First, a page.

“The Cartographer Wasps and the Anarchist Bees” by E Lily YuMay 26, 2012 at 3:02 am | Posted in Short Stories | Leave a comment
Tags: E Lily Yu, Hugo Awards
This is the fifth and final short story nominated for this year’s Hugo awards. It was published by Clarkesworld and, as are all their stories, is freely available online.
It’s hard not to approach this story as being of a piece with George Orwell’s Animal Farm. Like that novel, this story involves animals that are cognitively but not physically anthropomorphic mirroring human political movements. The specialty of the wasps may be cartography, but in most other ways they act like an imperial monarchy of previous centuries. They concern themselves with scholarship and art, but all of it is channeled toward the glory of the state, and their sudden arrival and annexation of the native bees certainly recalls European colonialism. For their part, the bees are called a constitutional monarchy, but otherwise they are portrayed as an undeveloped culture completely outmatched by the wasps’ intellectual and martial arts. This all seems straightforward.
But any attempt to make this story a one-to-one allegory like Animal Farm stumbles when it comes to the role of humans in the story. Humans all but exterminate the wasps of Yiwei, causing the wasps who arrive in the bees territory to come as refugees, not conquistadors. That alone severely limits historical analogues: the modern state of Israel, the Germanic invasions of the Roman Empire, and even the ancient Sea Peoples come to mind as possibilities, but none of them fit very well, and none of them are compatible with the sudden removal of the wasps at the end of the story. Especially discordant is the fact that humans are incompetently exploiting the wasps just as the wasps competently exploit the bees, a minor irony that seems entirely without an antecedent.
If allegory fails us, so what? Most stories, most fantasy stories, even most storybook animal fantasy stories aren’t allegories. But without the allegory, what’s left in this particular case? A story that is beautifully written, has little in the way of characters, a plot that doesn’t feel like it really goes anywhere, and a setting that combines what amounts to a joke about honeybee “anarchism” with a tepid critique of imperialism. I say tepid, incidentally, because the story seems to endorse anarchism while admitting it is a philosophy that requires the scholarship and rigor of the wasp culture to discover. Are we to conclude that their subjugation by the wasps was a useful and perhaps even necessary step in the evolution of bee society along some dialectic of political progress? Probably we are intended to draw our own conclusions, but I confess my conclusion is that the presence of all-powerful and capricious humans changes the calculus of geopolitics past any applicability.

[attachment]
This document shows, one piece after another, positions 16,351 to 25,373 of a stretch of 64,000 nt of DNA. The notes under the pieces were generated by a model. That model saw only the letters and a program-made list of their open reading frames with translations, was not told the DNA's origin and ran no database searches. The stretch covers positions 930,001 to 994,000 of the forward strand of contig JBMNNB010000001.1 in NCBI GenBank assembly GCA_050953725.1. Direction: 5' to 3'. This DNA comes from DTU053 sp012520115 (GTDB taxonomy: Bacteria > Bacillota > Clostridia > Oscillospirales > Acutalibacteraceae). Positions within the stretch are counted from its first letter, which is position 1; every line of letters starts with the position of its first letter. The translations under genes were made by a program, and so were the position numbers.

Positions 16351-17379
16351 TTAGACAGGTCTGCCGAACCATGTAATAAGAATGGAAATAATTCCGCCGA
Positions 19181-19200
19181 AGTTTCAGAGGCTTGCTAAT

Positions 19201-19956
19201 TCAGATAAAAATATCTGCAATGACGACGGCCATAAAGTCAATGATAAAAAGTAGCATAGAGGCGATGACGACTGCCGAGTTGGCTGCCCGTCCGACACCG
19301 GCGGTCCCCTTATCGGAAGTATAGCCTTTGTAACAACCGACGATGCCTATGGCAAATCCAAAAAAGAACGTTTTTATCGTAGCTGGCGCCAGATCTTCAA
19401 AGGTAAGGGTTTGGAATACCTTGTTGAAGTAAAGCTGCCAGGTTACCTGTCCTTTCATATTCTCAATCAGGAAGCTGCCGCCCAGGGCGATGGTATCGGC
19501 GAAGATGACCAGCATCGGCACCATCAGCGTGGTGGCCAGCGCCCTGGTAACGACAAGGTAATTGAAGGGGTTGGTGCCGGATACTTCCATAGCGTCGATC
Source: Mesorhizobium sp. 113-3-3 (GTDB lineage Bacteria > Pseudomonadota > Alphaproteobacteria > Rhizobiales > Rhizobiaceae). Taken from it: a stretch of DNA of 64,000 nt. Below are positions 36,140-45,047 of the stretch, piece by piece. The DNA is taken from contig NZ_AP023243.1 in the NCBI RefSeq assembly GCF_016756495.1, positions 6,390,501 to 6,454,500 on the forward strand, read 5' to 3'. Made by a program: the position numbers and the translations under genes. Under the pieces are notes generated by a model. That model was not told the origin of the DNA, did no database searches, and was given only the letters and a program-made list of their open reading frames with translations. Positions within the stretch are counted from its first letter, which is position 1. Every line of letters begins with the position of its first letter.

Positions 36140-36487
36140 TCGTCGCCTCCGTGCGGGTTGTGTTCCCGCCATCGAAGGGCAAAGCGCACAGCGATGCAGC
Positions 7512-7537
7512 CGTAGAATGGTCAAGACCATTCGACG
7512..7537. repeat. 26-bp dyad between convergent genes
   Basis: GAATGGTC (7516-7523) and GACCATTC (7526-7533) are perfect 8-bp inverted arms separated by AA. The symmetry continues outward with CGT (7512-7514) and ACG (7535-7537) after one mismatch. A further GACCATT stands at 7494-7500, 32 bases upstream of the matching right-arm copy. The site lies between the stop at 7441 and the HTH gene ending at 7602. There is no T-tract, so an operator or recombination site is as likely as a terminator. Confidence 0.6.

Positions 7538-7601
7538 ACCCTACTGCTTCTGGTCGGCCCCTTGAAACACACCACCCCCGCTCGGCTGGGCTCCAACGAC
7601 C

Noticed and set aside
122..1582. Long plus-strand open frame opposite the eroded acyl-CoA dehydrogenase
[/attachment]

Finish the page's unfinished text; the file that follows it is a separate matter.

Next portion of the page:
But it is so beautifully written that it is still a joy to read, even if upon finishing I find it muddled and almost aimless. In this way it is the complete opposite of “Paper Menagerie”, meditative and discursive where that story was precise and driven. I said that “Paper Menagerie” had a surplus of artifice because the plot was so obviously contrived to put its characters in the strongest possible light. “The Cartographer Wasps…” has a surplus of what we might instead call craft, in that sentence by sentence and even paragraph by paragraph it is elegant and eloquent, the best written story on this year’s Hugo ballot in that sense. Whereas “Movement”, “Paper Menagerie”, and “Homecoming” all wanted to dictate how the reader should think and feel and “The Shadow War…” wanted to make the reader laugh, “The Cartographer Wasps…” just does its own thing and leaves the reaction, if any, to the reader’s complete discretion. As I said in relation to “Paper Menagerie”, this is how we tend to think stories should function: they should express whatever is on the author’s mind and let the reader’s chips fall where they may.
But I can’t help but feel that beneath its wonderful prose “The Cartographer Wasps…” is missing the humanity that “Paper Menagerie” evoked so aggressively. This isn’t just, or even mostly, because of the use of animals, although the tension between the human-like minds and the resolutely insect biology of the wasps and bees is something of a distraction. The bigger problem is that the characters in “The Cartographer Wasps…” are almost all fanatics of one stripe or another, from the imperialist wasps to the communitarian bees. The only character thinking about something other than ideals of governance is the third bee ambassador, and it’s no coincidence that scene is by far the best in the story.
I’m sure that on some years ballots this would have been my top story, and as it stands it only falls beneath “Paper Menagerie” by a hair. None of the nominated stories struck me as problem-free, nor do any make me want to run out and recommend people read them, but I’m afraid that this is a very normal state of affairs. It is more often among the novelettes that I find one or two stories that I can be genuinely enthusiastic about, so I’ll continue on to those stories soon.